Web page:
Lykkesfeldt, J. (2016). Strategies for using plagiarism software in the screening of incoming journal manuscripts: Recommendations based on a recent literature survey. Basic & Clinical Pharmacology & Toxicology, 119(2), 161-164. doi:10.1111/bcpt.12568
Mozgovoy, M., Kakkonen, T., & Cosma, G. (2010). Automatic student plagiarism detection: Future perspectives. Journal Of Educational Computing Research, 43(4), 511-531.
Pincus, H.S. & Schmelkin, L.P. (2003, March/April). Faculty perceptions of academic dishonesty. The Journal of Higher Education, 74(2), 196-209.
Posner, R.A. (2007). The Little Book of Plagiarism. New York: Pantheon Books.
Stuhmcke, A., Booth, T., & Wangmann, J. (2016). The illusory dichotomy of plagiarism. Assessment & Evaluation In Higher Education, 41(7), 982-995.
About the Author
Dr. Tamara Fudge is a graduate of the Indiana University School of Music, where she earned a bachelor's and two master's degrees. She subsequently earned a doctorate in music from Florida State University. As a lyric mezzo-soprano, she sang opera, oratorio, and in recital, preferring the latter and specializing for a while in music of the Americas. Her music compositions (mostly chamber music, songs, and choral pieces) have been heard on Public Radio, featured at a state choral convention, and performed at several colleges and universities. Fudge has taught over two dozen different courses at the college/university level in vocal and choral music, foreign language diction, vocal pedagogy, song and choral literature, opera techniques, theory and aural skills, and music composition and arranging.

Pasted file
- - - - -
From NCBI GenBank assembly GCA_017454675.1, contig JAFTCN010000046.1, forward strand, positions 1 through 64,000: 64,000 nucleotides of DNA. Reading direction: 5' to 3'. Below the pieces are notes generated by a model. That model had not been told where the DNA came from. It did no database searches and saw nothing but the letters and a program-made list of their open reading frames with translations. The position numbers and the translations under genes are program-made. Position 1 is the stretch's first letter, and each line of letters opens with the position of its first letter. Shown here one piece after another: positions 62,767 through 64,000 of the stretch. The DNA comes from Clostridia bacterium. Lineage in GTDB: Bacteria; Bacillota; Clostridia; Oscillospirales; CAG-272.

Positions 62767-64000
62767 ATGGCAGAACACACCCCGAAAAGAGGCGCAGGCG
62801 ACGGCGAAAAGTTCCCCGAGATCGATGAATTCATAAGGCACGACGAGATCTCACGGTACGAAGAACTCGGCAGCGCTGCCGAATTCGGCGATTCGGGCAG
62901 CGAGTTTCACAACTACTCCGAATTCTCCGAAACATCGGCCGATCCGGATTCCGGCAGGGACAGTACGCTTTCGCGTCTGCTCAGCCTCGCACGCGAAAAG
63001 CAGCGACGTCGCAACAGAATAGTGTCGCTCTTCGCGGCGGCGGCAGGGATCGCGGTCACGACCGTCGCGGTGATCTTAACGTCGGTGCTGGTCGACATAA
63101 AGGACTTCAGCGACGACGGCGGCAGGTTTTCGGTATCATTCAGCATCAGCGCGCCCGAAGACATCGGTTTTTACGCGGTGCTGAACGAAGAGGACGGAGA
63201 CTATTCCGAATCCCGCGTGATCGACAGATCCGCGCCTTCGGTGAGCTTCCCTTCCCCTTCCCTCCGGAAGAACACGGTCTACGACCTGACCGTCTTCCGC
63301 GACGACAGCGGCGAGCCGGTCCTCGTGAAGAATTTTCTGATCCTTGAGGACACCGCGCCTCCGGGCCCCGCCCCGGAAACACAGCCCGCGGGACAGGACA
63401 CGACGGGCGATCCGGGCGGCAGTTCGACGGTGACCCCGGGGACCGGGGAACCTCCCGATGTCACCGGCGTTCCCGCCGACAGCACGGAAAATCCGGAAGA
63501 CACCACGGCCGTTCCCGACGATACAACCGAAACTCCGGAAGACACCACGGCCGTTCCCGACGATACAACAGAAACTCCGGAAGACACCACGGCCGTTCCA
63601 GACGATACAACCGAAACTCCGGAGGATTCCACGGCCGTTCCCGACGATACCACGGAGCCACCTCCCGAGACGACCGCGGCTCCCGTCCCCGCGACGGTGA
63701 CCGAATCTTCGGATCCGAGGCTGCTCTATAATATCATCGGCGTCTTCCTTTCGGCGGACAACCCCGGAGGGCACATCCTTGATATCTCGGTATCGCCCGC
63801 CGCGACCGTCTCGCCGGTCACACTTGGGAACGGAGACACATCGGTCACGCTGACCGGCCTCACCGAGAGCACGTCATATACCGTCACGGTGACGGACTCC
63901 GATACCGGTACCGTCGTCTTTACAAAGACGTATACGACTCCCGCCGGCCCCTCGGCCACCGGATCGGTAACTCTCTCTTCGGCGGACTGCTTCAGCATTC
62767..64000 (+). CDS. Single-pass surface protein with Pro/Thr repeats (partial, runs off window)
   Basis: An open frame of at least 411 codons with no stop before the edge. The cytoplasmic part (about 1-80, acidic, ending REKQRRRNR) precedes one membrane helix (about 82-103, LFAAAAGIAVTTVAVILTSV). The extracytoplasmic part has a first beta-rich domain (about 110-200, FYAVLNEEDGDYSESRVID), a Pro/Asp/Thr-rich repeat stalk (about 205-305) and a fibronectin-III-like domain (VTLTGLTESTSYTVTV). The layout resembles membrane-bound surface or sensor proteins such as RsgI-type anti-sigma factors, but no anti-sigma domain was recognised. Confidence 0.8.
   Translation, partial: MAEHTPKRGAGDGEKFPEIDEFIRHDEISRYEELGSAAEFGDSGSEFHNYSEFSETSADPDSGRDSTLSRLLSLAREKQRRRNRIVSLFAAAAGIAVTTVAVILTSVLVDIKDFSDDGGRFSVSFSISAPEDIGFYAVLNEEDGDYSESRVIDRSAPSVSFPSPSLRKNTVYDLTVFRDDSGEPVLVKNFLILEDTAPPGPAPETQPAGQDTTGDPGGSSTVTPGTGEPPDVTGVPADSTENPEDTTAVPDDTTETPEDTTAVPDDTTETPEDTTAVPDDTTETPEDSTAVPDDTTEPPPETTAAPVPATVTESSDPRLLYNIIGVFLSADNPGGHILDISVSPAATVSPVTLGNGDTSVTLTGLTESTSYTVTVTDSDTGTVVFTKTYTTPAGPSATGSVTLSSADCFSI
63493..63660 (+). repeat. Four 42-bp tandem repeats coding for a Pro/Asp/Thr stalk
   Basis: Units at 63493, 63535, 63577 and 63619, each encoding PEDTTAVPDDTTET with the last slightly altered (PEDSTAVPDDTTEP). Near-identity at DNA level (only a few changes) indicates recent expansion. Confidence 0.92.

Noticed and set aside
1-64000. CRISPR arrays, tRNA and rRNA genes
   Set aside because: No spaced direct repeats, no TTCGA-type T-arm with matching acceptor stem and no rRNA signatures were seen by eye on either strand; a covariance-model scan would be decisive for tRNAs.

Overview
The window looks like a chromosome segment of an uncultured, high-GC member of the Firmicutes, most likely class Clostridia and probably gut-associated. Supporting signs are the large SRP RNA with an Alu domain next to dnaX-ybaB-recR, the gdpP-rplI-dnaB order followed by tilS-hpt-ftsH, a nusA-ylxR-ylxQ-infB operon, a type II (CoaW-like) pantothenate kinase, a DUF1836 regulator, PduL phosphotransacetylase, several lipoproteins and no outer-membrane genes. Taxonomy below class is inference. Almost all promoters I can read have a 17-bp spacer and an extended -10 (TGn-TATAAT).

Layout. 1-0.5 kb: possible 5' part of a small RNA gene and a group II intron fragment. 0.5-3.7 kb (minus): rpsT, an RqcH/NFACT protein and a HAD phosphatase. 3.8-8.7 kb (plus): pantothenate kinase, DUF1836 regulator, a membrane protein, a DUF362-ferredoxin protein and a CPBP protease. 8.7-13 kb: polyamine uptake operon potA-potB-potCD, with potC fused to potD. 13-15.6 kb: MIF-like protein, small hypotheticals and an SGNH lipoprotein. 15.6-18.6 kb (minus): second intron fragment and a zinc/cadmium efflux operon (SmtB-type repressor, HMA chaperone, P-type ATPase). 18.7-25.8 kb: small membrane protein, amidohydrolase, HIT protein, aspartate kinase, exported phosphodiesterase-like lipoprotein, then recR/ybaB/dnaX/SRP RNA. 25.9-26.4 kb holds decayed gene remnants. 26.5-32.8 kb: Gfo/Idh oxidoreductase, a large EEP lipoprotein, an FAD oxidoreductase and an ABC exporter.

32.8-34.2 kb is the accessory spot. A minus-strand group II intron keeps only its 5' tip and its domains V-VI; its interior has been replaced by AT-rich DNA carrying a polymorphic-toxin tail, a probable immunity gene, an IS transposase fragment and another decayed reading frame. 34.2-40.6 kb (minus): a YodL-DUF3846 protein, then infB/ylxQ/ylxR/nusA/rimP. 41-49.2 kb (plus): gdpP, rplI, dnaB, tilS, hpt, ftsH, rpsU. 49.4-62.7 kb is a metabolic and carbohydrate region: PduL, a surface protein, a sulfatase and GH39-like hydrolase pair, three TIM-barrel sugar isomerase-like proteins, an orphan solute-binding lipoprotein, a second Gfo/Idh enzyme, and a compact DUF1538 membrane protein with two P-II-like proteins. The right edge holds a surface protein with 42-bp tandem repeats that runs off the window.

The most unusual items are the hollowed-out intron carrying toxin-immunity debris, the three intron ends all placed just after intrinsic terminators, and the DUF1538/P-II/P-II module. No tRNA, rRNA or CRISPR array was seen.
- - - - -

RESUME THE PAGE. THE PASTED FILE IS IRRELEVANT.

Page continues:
Fudge's career then saw several changes. She survived a brief stint as an agent and registered representative for major insurance/investment companies, selling life and health insurance and variable products. Her writing was put to the test working as a weekend correspondent for seven years with the Quad-City Times (Davenport, IA), writing articles that covered a myriad of topics including Civil War reenactments, small town festivals, symphony reviews, tractor shows, fundraising events, and other varied local topics. While still writing for the newspaper on the weekends, Fudge joined the staff at a local college to teach writing, critical thinking, culture and diversity, and communication classes.
Ultimately, a certificate in Web Development from Black Hawk College and an MSIT from Kaplan University led her to online teaching in the realm of Information Technology. Now teaching fully online for Purdue University Global, she has taught many courses for technology students, from first-term undergraduate experience to end-of-graduate-program courses. Web development, interface design, systems analysis and design, and communication and organizational skills are some of her teaching specialties. Fudge has received outstanding professor awards and won fellowships for innovation and teaching, and is a frequent collaborator, writer, and presenter